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Lewis. As the regiment passed through the town en route for their destination, they rode in columns of fours; every man wearing a smiling countenance, as if going on a holiday parade. They crossed the river at a point near this town, and followed the road on the margin of the river to Pollocksville. They took five days rations in the wagons, with the usual ambulances and other necessary equipage. On reaching Pollocksville, twelve miles distant from here, they found the bridge across Mill Creek, a tributary of the Trent, destroyed. This bridge was forty feet long, and was destroyed by the rebels last summer. From this place to Pollocksville the road, although sandy and level, is skirted by dense pine woods, here and there interspersed by swamps; yet it was considered in good order, for this part of the country. Here and there, as the regiment proceeded, was seen an old plantation owner's home, and the usual concomitants in the distance, the frail negro huts. After reaching
The Photographic History of The Civil War: in ten volumes, Thousands of Scenes Photographed 1861-65, with Text by many Special Authorities, Volume 1: The Opening Battles. (ed. Francis Trevelyan Miller), Engagements of the Civil War with losses on both sides December, 1860-August, 1862 (search)
nfed. 36 killed, 150 wounded. January 26, 1862: Keetsville, Mo. Union, 6th Mo. Cav. Confed., Ross' Texas Rangers. Losses: Union 2 killed, 1 wounded. Confed. 3 killed, 1 missing. March, 1862. March 1, 1862: Pittsburg Landing, Tenn. Union, 32d Ill. and U. S. Gunboats Lexington and Tyler. Confed., Gen. Daniel Ruggles' command. Losses: Union 5 killed, 5 wounded. Confed. 20 killed, 200 wounded. March 6-8, 1862: Pea Ridge, Ark., including engagements at Bentonville, Leetown, and Elkhorn tavern. Union, 25th, 35th, 36th, 37th, 44th, and 59th Ill., 2d, 3d, 12th, 15th, 17th, 24th Mo., and Phelps' Mo., 8th, 18th, and 22d Ind., 4th and 9th Iowa, 3d Iowa Cav., 3d and 15th Ill. Cav., 1st, 4th, 5th, and 6th Mo. Cav., Batteries B and F 2d Mo. Light Artil., 2d Ohio Battery, 1st Ind. Battery, Battery A 2d Ill. Artil. Confed., 1st, 2d Mo. State Guard, Greene's Brigade, 1st, 2d, 3d, 4th, 5th, 6th Mo., 4th, 14th, 16th, 17th, 19th, 21st, 22d Ark., 1st, 2d Ark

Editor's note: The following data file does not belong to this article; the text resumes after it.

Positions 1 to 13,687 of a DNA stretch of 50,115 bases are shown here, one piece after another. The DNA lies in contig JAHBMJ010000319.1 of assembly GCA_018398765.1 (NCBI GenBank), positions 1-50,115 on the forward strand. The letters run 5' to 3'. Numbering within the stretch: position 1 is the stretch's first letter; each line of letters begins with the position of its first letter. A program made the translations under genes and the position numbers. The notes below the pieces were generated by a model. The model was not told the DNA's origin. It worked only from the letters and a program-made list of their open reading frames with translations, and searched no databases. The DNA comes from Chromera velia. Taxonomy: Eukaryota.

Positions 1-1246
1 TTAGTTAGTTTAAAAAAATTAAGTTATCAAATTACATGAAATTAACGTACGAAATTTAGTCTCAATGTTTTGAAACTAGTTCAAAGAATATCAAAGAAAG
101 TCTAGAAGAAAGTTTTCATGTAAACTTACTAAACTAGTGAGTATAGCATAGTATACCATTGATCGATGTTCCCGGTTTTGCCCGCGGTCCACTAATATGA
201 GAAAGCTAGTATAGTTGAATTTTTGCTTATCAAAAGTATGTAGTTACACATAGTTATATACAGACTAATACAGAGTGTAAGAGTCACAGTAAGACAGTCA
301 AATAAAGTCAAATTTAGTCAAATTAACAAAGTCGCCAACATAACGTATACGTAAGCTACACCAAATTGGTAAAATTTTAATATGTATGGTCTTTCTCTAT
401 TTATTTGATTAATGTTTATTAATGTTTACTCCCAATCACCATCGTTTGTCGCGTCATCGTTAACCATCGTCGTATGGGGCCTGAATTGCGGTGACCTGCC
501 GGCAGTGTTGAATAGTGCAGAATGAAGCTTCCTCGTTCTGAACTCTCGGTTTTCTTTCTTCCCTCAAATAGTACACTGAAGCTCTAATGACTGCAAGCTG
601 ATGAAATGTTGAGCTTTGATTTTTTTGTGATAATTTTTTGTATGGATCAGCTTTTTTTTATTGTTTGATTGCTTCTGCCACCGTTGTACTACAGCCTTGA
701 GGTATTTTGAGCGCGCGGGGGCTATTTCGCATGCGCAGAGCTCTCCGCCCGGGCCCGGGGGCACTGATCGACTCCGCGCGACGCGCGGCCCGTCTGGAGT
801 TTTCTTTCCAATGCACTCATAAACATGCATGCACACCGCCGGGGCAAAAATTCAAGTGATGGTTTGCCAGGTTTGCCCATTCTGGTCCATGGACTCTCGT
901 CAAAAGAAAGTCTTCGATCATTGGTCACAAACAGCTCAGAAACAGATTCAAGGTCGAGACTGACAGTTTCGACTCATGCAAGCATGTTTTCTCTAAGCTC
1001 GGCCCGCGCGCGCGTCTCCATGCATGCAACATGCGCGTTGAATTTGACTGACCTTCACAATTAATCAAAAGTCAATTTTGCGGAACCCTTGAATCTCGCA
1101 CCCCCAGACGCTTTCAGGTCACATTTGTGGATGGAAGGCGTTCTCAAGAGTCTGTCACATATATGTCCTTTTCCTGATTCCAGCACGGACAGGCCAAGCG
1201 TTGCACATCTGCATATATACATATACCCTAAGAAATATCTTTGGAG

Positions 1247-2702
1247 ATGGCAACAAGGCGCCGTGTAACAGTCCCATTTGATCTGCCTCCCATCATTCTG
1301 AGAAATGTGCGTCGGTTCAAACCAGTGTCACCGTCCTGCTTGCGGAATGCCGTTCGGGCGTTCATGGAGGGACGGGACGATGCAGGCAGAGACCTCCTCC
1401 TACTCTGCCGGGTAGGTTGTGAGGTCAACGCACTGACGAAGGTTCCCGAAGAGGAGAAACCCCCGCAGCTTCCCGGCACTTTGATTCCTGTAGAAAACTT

t the units of Sherman's army looked like as they pressed on toward Fayetteville and the last battle in the Carolinas, Bentonville, where General Johnston made a brave stand before falling back upon Raleigh. The men of the march to the sea were chahe roads did not seem to stop them, nor the fact that they had to fight as they pressed on. During the forced march to Bentonville the right wing, under General Howard, marched twenty miles, almost without a halt, skirmishing most of the way. the n had placed his whole army, probably thirty-five thousand men, in the form of a V, the sides embracing the village of Bentonville. Slocum engaged the Confederates while Howard was hurried to the scene. On two days, the 19th and 20th of March, Sheerable losses on both sides, withdrew his army during the night, and the Union army moved to Goldsboro. The losses at Bentonville were: Federal, 1,604; Confederate, 2,348. At Goldsboro the Union army was reenforced by its junction with Schofield